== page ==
15 Feb 2012 Paris - The equivalent of reading two billion books in just one second: that's the level of performance which the CURIE supercomputer - designed by Bull for GENCI - the French National High-Performance Computing Organization - and now being made available for research purposes - is capable of. The Research Infrastructure PRACE - Partnership for Advanced Computing in Europe - welcomes the full installation of the French supercomputer CURIE, the second Tier0 system for PRACE, which will be completely opened to scientists on March 1st, 2012.
Over the past two decades, supercomputers have become essential tools for researchers, helping them to model and simulate complex phenomena, in ever more detail, in a way that traditional experimentation could never achieve. The greater the performance and capacity of supercomputers, the more precise and realistic the computer models and simulations become.
CURIE - which is capable of up to two million billion operations a second (or 2 Petaflop/s) - consists of more than 92,000 processing cores, linked to a system that can store the equivalent of 7,600 years' worth of MP3 files (15 Petabytes) at a speed of 250Gbit/s, 100,000 times faster than an ultra-high-speed ADSL connection.
"With its balanced architecture - which is unique in Europe - combining high levels of processing power and the capacity to process huge amounts of data, CURIE will give French and European researchers the means to tackle the biggest scientific challenges in fields such as climatology, life sciences and astrophysics", stressed Catherine Rivière, CEO of GENCI, the public agency charged with co-ordinating France's policies in intensive computing.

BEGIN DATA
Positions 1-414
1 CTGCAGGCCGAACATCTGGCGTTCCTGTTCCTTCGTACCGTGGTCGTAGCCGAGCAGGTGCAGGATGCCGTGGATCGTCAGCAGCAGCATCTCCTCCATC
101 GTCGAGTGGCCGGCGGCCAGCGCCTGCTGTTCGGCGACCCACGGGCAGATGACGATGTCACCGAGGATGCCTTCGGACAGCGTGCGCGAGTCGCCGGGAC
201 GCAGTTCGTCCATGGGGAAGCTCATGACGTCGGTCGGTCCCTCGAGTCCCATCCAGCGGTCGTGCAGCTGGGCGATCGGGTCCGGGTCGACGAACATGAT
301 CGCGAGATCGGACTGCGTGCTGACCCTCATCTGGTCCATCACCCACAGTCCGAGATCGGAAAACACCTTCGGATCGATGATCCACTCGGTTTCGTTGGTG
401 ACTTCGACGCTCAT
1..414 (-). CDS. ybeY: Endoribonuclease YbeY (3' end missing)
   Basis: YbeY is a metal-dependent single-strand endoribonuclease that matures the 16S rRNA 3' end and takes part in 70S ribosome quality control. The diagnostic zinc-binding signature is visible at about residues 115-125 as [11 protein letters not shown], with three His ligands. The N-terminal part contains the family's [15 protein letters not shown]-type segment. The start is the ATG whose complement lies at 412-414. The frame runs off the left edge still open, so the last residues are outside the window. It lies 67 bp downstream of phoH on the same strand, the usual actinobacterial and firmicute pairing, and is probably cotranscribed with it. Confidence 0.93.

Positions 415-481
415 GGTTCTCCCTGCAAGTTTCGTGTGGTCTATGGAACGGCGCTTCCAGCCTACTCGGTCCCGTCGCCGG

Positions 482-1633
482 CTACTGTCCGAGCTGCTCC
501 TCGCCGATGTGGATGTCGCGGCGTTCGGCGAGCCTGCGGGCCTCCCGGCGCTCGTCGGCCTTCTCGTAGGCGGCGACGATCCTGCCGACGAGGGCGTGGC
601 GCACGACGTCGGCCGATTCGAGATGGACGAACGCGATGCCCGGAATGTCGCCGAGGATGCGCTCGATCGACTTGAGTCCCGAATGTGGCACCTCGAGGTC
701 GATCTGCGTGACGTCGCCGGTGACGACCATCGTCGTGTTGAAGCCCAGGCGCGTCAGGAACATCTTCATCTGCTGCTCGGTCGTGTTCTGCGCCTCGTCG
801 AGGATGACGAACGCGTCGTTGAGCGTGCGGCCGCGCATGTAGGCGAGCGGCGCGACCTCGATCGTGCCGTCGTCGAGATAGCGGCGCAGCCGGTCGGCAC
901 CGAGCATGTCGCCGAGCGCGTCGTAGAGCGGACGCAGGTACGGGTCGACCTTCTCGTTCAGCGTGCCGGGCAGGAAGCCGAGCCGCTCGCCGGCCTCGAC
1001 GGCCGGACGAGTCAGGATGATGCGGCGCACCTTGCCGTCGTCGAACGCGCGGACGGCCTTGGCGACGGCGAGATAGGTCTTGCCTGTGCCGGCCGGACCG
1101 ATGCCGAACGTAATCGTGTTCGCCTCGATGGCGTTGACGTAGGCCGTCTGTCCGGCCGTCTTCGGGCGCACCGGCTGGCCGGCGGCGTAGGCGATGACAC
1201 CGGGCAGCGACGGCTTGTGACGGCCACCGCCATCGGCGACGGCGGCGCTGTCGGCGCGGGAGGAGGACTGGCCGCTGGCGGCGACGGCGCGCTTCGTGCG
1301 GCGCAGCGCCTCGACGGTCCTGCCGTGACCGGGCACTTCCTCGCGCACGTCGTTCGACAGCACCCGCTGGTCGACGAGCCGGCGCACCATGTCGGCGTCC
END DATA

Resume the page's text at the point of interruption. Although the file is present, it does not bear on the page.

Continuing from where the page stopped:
"The design of CURIE reaffirms the excellence of Bull's engineers in their understanding of Extreme Computing technologies", added Philippe Vannier, CEO of Bull. "This is part of a virtuous circle where European experts from all different fields - from the engineers who design supercomputers to the researchers who use them - join forces to create the most advanced solutions in this area. What's at stake is European innovation and technological supremacy and competitiveness, which will be our very best assets when it comes to beating the global competition and encouraging the creation of high-level employment on our continent."
"The expertise of Bull's teams, combined with the essential support of the CEA - which is hosting and running CURIE at its TGCC data centre in Bruyères-le-Châtel - enabled us to bring the roadmap that we had created four years ago to a successful conclusion, within the allotted timescale", continued Catherine Rivière. GENCI's 100 million euro investment over five years has effectively enabled France to meet its commitments to contribute to Europe's research infrastructure, under the terms of PRACE (Partnership for Advanced Computing in Europe) initiative of which it was a founder member. PRACE, which now covers 24 countries, is aimed at gradually implementing a distributed, pan-European infrastructure of four data centres, each equipped with supercomputers delivering at least 1 Petaflop/s of power, including CURIE at the TGCC.